I might, however, update The Bond of The Millennium one day taking into account some suggestions of people who have bought it. I’m sure the Brosnan era needs to be profusely explored and there are lots of things I didn’t notice, and I got the feeling that No Time To Die will also take a few things of the Brosnan adventures, one of them seems to be the improvised bungee jump over that bridge in Matera. So, expect an update in the following years.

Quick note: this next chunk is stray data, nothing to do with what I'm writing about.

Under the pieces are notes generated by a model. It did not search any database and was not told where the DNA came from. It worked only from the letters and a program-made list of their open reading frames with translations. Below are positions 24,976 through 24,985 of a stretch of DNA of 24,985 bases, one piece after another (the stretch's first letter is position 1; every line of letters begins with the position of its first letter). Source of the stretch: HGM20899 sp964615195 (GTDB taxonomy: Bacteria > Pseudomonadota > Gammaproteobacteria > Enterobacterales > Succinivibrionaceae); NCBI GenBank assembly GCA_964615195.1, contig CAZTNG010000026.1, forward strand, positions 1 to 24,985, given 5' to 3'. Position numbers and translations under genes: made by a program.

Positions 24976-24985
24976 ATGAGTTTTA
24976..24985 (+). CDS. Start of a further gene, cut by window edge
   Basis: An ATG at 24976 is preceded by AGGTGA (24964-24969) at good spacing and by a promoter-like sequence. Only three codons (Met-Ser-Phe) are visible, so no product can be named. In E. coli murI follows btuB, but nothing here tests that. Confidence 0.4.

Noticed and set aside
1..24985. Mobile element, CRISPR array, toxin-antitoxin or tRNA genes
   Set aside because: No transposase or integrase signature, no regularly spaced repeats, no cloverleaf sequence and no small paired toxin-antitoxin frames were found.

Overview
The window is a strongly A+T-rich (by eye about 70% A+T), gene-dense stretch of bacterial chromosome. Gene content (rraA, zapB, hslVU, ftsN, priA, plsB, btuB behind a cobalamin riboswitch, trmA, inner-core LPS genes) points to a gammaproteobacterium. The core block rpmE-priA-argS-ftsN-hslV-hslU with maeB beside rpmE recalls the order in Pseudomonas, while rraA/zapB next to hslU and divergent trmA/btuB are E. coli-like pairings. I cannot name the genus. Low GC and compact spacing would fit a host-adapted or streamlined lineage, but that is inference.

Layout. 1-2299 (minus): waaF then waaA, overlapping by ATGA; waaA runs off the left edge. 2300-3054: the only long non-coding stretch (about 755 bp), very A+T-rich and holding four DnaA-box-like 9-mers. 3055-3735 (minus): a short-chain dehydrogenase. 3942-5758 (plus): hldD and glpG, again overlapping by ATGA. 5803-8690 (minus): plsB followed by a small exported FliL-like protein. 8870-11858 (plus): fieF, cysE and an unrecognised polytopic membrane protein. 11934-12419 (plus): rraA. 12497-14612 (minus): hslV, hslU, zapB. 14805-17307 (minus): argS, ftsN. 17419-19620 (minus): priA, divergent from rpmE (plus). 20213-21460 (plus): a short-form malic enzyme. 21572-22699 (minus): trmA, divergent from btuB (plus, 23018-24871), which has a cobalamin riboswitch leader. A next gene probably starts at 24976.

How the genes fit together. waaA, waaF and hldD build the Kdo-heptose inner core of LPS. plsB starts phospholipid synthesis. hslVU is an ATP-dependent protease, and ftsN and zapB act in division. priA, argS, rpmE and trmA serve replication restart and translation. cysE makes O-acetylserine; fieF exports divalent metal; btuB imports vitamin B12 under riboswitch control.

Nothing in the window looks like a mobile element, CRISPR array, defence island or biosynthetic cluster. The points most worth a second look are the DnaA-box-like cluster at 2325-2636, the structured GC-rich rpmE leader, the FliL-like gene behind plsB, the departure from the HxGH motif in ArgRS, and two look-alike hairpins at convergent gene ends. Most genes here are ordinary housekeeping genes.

For more on Die Another Day and the films of the Pierce Brosnan era, please read our previous interviews with Nicolás Suszczyk.

James Bond Festival Hornsby Odeon Previous post James Bond Film Festival at the Hornsby Odeon
Beyond the Ice by Nicolás Suszczyk Competition Next post Win a Copy of ‘Beyond the Ice’ by Nicolás Suszczyk

Leave a Reply

This site uses Akismet to reduce spam. Learn how your comment data is processed.